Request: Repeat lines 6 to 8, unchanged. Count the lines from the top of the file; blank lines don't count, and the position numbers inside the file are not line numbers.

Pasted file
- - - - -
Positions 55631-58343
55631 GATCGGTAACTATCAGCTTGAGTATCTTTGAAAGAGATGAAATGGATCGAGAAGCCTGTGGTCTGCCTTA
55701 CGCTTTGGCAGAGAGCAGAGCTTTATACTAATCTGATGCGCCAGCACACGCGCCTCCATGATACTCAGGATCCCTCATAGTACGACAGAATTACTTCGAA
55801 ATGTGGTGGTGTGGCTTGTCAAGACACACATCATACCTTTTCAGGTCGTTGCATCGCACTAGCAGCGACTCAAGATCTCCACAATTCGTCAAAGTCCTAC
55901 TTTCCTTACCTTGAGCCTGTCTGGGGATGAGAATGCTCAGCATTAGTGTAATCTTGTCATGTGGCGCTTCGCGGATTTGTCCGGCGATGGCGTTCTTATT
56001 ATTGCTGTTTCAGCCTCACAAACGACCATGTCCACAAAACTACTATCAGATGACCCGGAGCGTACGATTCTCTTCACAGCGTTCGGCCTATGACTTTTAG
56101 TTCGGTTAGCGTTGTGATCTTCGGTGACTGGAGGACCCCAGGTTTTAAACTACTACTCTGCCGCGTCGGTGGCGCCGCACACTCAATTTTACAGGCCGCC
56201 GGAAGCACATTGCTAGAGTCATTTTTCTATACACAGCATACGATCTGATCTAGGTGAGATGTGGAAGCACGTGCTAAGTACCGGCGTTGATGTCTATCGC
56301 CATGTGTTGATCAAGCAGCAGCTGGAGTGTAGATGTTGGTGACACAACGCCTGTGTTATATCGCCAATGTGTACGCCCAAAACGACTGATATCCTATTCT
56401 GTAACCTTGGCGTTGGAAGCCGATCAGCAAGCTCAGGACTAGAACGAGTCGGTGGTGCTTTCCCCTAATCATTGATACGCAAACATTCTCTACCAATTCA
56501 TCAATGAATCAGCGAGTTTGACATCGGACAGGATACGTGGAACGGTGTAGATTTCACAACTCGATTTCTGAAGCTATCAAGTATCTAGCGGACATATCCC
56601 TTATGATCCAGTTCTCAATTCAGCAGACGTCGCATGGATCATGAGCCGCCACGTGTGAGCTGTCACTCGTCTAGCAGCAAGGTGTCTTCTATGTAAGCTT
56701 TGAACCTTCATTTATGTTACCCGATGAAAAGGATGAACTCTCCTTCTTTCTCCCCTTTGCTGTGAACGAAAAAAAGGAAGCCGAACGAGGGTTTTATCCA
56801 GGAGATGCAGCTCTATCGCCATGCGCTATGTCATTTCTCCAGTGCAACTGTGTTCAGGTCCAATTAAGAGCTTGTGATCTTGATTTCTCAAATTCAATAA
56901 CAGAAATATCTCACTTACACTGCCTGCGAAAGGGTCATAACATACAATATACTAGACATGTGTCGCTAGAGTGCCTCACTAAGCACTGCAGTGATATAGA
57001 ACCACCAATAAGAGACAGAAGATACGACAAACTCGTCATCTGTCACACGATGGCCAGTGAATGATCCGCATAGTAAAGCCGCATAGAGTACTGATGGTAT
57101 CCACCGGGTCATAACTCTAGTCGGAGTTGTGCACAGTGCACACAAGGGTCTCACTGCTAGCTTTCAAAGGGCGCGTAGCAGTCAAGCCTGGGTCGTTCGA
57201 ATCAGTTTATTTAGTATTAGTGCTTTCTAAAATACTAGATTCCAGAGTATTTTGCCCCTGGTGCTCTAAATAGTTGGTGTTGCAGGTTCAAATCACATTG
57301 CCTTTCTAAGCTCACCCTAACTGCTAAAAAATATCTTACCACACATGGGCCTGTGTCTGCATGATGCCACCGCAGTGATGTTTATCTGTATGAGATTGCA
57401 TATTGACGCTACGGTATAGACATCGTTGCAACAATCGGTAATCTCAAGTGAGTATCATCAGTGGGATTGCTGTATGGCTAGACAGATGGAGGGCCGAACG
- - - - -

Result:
56001 ATTGCTGTTTCAGCCTCACAAACGACCATGTCCACAAAACTACTATCAGATGACCCGGAGCGTACGATTCTCTTCACAGCGTTCGGCCTATGACTTTTAG
56101 TTCGGTTAGCGTTGTGATCTTCGGTGACTGGAGGACCCCAGGTTTTAAACTACTACTCTGCCGCGTCGGTGGCGCCGCACACTCAATTTTACAGGCCGCC
56201 GGAAGCACATTGCTAGAGTCATTTTTCTATACACAGCATACGATCTGATCTAGGTGAGATGTGGAAGCACGTGCTAAGTACCGGCGTTGATGTCTATCGC